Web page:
The 451 Group has issued a report that shows that companies are beginning to pick up something serious Linux users have known since day one: You don't have to buy Linux to use it.
Oh make no mistake about it, if you don't have experienced Linux administrators on staff, trying to run your business on Linux while picking up how to run it is just plain stupid. But, if you or your staff already knows Linux, it's another story entirely.
The 451 Group found that free community Linux distributions can be viable alternatives for major corporations. As Jay Lyman, a 451 Group analyst wrote, "Community distributions such as CentOS, Debian, and Gentoo are gaining enterprise respect for quality code, stability, response and, of course, for being 'free as in beer' and 'free as in freedom.' These community distributions are becoming a more significant market factor with growing enterprise acceptance and use of them."
What's driving this, Lyman points out, is not just the free Linux price-tag, but the simple fact that it's much easier for companies to find IT staff who already know Linux. Experienced Linux managers may not be as common as Windows system operators but they're not rare either.
Several popular free distributions, such as CentOS, are based on commercial Linux systems. In CentOS' case, if you know Red Hat Linux, you're good to go with CentOS since it's based directly on Red Hat's source code.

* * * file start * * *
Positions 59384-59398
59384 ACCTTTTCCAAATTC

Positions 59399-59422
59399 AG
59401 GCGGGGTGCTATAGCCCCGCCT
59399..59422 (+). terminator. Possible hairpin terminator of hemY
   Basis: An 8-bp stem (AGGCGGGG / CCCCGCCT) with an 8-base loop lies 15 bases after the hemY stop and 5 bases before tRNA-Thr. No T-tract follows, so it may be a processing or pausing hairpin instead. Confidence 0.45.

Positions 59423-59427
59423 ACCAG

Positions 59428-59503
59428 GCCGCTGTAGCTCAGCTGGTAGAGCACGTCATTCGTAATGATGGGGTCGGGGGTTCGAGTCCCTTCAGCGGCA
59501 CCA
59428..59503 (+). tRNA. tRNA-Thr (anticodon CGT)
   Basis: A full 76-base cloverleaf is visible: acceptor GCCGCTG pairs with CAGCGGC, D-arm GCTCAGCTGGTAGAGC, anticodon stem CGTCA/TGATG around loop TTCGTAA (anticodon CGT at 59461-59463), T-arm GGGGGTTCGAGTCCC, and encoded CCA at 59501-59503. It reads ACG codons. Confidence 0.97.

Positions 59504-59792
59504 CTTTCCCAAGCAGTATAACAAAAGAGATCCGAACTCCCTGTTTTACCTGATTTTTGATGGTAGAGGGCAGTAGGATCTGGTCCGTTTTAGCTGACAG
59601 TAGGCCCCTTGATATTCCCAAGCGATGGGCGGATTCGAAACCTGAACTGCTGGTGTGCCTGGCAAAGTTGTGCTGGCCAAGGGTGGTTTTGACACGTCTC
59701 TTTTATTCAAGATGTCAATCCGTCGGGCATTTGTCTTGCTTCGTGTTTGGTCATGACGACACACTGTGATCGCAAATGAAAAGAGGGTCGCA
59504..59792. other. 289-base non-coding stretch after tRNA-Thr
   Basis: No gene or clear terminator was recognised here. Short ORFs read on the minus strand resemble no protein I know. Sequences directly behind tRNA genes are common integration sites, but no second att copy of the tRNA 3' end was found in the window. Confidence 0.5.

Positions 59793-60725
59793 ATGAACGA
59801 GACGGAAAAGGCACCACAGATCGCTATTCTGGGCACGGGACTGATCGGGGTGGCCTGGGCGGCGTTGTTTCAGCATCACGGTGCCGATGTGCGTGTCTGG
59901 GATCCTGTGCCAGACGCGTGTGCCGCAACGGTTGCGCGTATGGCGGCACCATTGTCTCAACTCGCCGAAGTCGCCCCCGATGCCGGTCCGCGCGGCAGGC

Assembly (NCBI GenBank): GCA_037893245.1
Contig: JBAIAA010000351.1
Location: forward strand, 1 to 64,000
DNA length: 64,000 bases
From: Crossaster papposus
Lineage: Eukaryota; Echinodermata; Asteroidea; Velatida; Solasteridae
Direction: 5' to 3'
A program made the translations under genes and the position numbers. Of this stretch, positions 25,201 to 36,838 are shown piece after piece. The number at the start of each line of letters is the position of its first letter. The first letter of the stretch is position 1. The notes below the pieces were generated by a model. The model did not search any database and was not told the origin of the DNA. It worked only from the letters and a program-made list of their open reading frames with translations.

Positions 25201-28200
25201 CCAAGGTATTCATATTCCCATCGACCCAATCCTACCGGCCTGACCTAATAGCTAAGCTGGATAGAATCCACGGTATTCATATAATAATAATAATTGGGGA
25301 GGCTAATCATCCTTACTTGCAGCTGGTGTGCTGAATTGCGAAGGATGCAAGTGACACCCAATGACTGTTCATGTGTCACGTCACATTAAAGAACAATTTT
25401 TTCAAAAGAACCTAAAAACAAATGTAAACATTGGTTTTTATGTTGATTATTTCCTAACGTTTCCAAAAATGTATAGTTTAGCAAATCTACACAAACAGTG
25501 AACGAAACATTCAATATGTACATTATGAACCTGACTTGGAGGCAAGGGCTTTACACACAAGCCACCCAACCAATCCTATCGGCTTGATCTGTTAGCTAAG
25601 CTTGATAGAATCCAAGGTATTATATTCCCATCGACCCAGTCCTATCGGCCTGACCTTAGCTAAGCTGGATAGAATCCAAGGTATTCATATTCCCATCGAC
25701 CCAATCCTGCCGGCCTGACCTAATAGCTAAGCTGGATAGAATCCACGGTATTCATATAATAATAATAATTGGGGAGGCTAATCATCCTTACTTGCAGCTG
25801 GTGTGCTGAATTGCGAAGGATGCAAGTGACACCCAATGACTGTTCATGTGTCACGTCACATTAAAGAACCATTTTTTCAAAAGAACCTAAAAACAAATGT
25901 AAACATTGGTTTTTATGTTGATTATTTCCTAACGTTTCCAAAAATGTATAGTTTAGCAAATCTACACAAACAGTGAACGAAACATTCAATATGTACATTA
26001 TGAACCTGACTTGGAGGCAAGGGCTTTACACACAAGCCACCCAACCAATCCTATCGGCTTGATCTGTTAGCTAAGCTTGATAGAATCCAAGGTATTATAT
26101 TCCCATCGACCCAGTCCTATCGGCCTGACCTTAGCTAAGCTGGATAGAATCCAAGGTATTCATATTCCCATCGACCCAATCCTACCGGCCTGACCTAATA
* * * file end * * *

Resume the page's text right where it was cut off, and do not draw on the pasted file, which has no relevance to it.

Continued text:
In other cases, the commercial Linux distributors themselves promote community Linux distributions that can be used for business. Novell, for instance, produces openSUSE and Red Hat stands behind Fedora. Some of these, like Fedora, are a little too bleeding-edge for me to be comfortable recommending you use them in business. On the other hand, I'd have no hesitation about deploying, say, openSUSE in a Linux-savvy business.
In my own small office -- four servers and twenty workstations -- I run everything on community Linux distributions. Specifically, I use Fedora, openSUSE, Ubuntu and MEPIS. Fedora? Yes, I'll run Fedora for production work because I know Linux backwards and forwards. If you also have a Linux maven in your office, you can try it too.
Is this path for everyone? Of course not. But, if you need to cut IT costs and your people already know Linux, it's a pathway that's well worth exploring.